Do you think Marijuana should be legalized recreationally and why?
I didn't really have any opinion about it, then we visited a medical marijuana clinic for my PBS doc. We were sniggering and laughing at all the people lining up for their "medicine." I then asked a woman, on camera, what her "illness" was that she needed her "medicine" for. She said, "Cancer." And it occurred to me -- whether it works as medicine or not, if this woman believes that smoking this plant makes her feel better, who the hell are we to stop her?
Have you ever had a "Not My Job" guest who wasn't a good sport about it?
Does NPR have a censor that comes to all your shows and shakes his/her head disapprovingly when one of the panelists says something that can't be aired?
Yes, played every week by Jon Polito.
How is it decided which panelist will relate the true news story and which panelists will give the decoy fakes? Is it random, or is there some process by which the stories are given out according to the person's ability/inclination to really sell that story in particular?
Do you have a dream "get" for Not My Job? A person you'd love to have on as a guest in that segment, but for whatever reason, that person hasn't been able to be on the show?
When a celebrity guest isn't able to win for the listener at home, have they ever offered up something for that person in place of Carl Kasell's voice on their answering machine/voice mail? (Not that anything could replace that.)
2) George W Bush. We owe him so much. (We've already had Presidents Clinton and Obama, although then it was Sen. Obama)
3) It's happened from time to time. David Simon, for example, offered the voice of Michael Williams, who played Omar on the Wire. I don't know if that happened, but I hope it did.
So, Bill Kurtis great and all. But do you find him stepping on your toes with saying whether an answer is right or not? Like seriously Bill, there's a system.
Whenever Bill steps on my toes, I groan in pleasure, like Ron Swanson getting his shoes shined.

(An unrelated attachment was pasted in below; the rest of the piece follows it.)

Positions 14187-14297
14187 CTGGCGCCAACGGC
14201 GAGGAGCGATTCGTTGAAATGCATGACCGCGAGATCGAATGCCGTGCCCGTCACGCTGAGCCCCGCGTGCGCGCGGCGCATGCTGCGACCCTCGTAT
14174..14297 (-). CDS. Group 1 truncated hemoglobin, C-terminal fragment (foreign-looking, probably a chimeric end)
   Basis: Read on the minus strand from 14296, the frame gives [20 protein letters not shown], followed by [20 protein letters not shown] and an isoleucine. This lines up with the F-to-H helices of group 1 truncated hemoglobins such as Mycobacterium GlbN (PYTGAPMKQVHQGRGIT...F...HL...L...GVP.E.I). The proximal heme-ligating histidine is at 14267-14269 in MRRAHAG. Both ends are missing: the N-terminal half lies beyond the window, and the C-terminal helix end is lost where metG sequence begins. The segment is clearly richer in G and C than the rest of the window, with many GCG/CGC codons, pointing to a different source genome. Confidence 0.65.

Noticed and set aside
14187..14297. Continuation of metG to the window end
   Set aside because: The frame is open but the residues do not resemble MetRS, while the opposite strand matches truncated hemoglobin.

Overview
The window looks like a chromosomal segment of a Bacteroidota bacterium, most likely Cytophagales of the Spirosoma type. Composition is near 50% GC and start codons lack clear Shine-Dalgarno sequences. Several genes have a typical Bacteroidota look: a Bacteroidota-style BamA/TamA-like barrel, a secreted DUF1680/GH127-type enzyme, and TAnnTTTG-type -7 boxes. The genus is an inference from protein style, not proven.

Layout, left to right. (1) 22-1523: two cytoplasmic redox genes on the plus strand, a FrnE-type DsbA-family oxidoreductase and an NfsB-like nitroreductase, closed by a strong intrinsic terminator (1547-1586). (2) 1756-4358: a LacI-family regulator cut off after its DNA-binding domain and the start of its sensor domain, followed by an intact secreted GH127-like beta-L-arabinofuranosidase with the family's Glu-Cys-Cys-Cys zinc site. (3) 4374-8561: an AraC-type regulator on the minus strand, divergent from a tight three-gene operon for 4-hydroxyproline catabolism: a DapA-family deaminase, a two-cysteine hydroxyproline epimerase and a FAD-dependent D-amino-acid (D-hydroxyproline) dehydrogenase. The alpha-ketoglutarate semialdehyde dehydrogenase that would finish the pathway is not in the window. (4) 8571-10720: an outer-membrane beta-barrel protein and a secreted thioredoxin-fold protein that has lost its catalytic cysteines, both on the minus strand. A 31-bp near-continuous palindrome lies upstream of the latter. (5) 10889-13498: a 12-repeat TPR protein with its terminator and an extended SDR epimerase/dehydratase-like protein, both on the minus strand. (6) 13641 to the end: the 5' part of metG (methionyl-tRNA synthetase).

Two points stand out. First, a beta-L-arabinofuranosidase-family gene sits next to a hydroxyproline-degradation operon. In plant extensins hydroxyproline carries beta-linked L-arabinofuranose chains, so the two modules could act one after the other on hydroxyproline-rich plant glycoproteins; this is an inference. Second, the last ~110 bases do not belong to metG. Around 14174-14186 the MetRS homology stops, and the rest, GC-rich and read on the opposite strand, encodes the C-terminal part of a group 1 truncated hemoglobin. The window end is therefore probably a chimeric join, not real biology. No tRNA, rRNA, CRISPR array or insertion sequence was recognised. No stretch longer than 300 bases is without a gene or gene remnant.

> The next week, they called me when it was my time to do the segment, I talked to Peter for a minute or two, and Googled the stories as they told them, found the right one, and answered.
It's so easy to just do that, I almost respect the people who don't.
Just so you know, we know you all do this. If there were anything real at stake, we might get mad.
Does Mo Rocca have groupies? It seems that whenever he is a panelist, the crowd gets a bit louder.
True story: I once ended up in a college town bar with Mo, some years ago. And he was SURROUNDED by gorgeous young women practically Beatle-shrieking. Me? Couldn't even get the waiter's attention. Life is unfair.
So... like... the first episode?
I think it was the second. That's as far as I got.
Your interview questions always demonstrate a lot of knowledge about a "Not My Job" guest and their work, and you often get the guest to reveal more about themselves than they do on other programs. What's the process like when you're preparing to interview a guest?
Well, we have producers and interns who research. I try (I do!) to read the book or watch the film they're promoting. But one of the most important things I do is talk to them off air beforehand. I assure them we're not interested in anything but having a good time with them; the quiz doesn't matter at all, we just want them to enjoy themselves. I think this helps.
Which Wait Wait guest made the biggest impact on your outlook on life and how did you change?
Gosh, that's a good question. I've been lucky enough to talk to people who played a huge role in my life, from Leonard Nimoy to Elvis Costello (at different ages, natch.) Maybe, in the end, it was Norton Juster, who wrote The Phantom Tollbooth, my very favorite book as as child, and perhaps now. A great unforgettable thrill to talk to him.